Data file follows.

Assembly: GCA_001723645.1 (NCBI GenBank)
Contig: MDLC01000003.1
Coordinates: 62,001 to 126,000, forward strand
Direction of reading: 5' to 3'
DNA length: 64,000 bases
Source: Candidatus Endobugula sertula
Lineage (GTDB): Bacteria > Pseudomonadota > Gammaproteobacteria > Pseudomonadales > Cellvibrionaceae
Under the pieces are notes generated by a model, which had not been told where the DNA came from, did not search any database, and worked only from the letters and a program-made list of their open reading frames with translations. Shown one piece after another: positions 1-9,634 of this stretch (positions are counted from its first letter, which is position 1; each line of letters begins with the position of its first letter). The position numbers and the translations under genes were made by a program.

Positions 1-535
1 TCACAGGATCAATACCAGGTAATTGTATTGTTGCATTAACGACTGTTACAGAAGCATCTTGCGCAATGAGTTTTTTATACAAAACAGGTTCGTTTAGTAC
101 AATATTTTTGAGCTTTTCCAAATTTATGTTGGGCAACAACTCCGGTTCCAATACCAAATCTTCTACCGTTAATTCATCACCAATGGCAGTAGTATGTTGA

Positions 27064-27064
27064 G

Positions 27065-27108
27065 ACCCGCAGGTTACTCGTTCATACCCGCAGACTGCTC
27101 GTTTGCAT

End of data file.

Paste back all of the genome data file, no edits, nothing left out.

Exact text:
Assembly: GCA_001723645.1 (NCBI GenBank)
Contig: MDLC01000003.1
Coordinates: 62,001 to 126,000, forward strand
Direction of reading: 5' to 3'
DNA length: 64,000 bases
Source: Candidatus Endobugula sertula
Lineage (GTDB): Bacteria > Pseudomonadota > Gammaproteobacteria > Pseudomonadales > Cellvibrionaceae
Under the pieces are notes generated by a model, which had not been told where the DNA came from, did not search any database, and worked only from the letters and a program-made list of their open reading frames with translations. Shown one piece after another: positions 1-9,634 of this stretch (positions are counted from its first letter, which is position 1; each line of letters begins with the position of its first letter). The position numbers and the translations under genes were made by a program.

Positions 1-535
1 TCACAGGATCAATACCAGGTAATTGTATTGTTGCATTAACGACTGTTACAGAAGCATCTTGCGCAATGAGTTTTTTATACAAAACAGGTTCGTTTAGTAC
101 AATATTTTTGAGCTTTTCCAAATTTATGTTGGGCAACAACTCCGGTTCCAATACCAAATCTTCTACCGTTAATTCATCACCAATGGCAGTAGTATGTTGA

Positions 27064-27064
27064 G

Positions 27065-27108
27065 ACCCGCAGGTTACTCGTTCATACCCGCAGACTGCTC
27101 GTTTGCAT